The point is that we do have to confront the question of what it means to define oneself as a Jew and, while it is important to recognize that we must include the fact that ‘shared fate’ is a critical factor, we do also have to consider ‘shared destiny’. The challenge is, though, that as we progress in our world in developing positive expressions of Jewish identity – reflections of destiny – we must also confront a reality that these various expressions may, if not fully at odds with each other, raise questions in regard to how these different views are then shared within the greater group. Take Israel as an example. There are many who would describe a commitment to the State of Israel as a modern reflection of ‘shared destiny’. How are we then to relate to Jews who strongly identify as Jews who have a negative attitude to this State? Our attitude may be based on how strong this negative feeling towards the State may be – obviously more of a problem exists with those who directly act contrary to the interests of the State – but the further issue concerns how we look at Jewish Identity. As different understandings of our ‘shared destiny’ emerge, the question of what bonds us becomes more and more of an issue.
To fully understand the nature of this problem, it then becomes important to recognize that the substituted perception of Jewish destiny which may take the place of commitment to Israel may also have easily identifiable Jewish roots. The simplest example of this is obviously the Orthodox individuals who have such perspectives. It is hard to define such an individual as outside the parameters of Jewishness when so much of his/her behaviour and attitude clearly reflects another Jewish perspective which is within the general definition ‘shared destiny’. How does one relate to the Shomer Shabbos individual who is anti the State of Israel? The further question is – how do you define Jewishness?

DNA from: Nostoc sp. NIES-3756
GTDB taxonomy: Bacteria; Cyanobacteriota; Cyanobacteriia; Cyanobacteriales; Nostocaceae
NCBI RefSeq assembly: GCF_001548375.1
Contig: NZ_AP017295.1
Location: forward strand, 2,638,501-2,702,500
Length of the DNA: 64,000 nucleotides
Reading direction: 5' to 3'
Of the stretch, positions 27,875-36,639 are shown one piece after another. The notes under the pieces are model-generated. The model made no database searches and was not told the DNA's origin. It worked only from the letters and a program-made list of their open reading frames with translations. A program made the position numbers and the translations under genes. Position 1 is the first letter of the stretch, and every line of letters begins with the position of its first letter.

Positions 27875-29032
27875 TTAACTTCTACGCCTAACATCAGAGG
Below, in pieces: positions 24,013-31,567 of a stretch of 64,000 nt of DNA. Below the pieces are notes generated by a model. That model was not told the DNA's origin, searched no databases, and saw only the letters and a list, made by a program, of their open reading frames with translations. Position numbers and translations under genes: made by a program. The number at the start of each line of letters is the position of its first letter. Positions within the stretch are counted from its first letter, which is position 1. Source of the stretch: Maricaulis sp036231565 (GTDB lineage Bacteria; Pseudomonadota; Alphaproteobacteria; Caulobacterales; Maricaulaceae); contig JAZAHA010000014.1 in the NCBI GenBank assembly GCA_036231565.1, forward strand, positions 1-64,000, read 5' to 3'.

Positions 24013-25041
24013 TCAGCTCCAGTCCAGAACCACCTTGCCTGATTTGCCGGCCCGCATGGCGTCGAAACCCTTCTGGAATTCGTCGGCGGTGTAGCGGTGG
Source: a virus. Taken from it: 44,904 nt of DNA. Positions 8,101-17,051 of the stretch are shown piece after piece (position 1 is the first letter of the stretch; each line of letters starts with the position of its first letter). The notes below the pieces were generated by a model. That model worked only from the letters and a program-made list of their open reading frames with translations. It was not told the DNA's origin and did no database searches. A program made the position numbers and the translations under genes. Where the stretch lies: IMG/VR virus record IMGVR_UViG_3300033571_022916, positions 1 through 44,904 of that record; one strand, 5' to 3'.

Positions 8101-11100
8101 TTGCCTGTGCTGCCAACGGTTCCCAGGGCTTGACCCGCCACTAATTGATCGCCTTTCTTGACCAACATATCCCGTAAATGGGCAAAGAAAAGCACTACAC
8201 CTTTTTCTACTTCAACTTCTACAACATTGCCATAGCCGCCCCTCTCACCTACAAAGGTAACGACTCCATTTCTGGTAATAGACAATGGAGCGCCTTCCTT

This becomes an even more difficult question in the present milieu in which we find more individuals on the left, not truly observant of Jewish Law, who nonetheless maintain that their views regarding Israel also reflect the values of Jewish destiny. The fact is that many of the values which they are describing as reflecting the ‘shared destiny’ of Jewishness may actually reflect such values to some extent. In many ways, of course, their conclusions in regard to Israel and the promotion of these values may be the result of mistakes in fact and reason, which reflects a different type of problem. But a challenge may also be that this difficulty actually reflects a misunderstanding of the shared destiny of Jewishness in the first place. Subtly, different perceptions of the destiny-values of Jewishness have developed over the years, in many ways in a vacuum without consideration of the full picture of what the overall destiny of Jewishness may be. What occurred was that rather than dealing with the complexity of this aspect of Jewish Identity – the question of how these different values come together in a whole – we started to define each particular perspective as the solitary reflection of Jewishness as perceived by the individual. The result is that one can perceive himself/herself as sharing the destiny of the Jewish group through a choice of one perspective without consideration of the whole.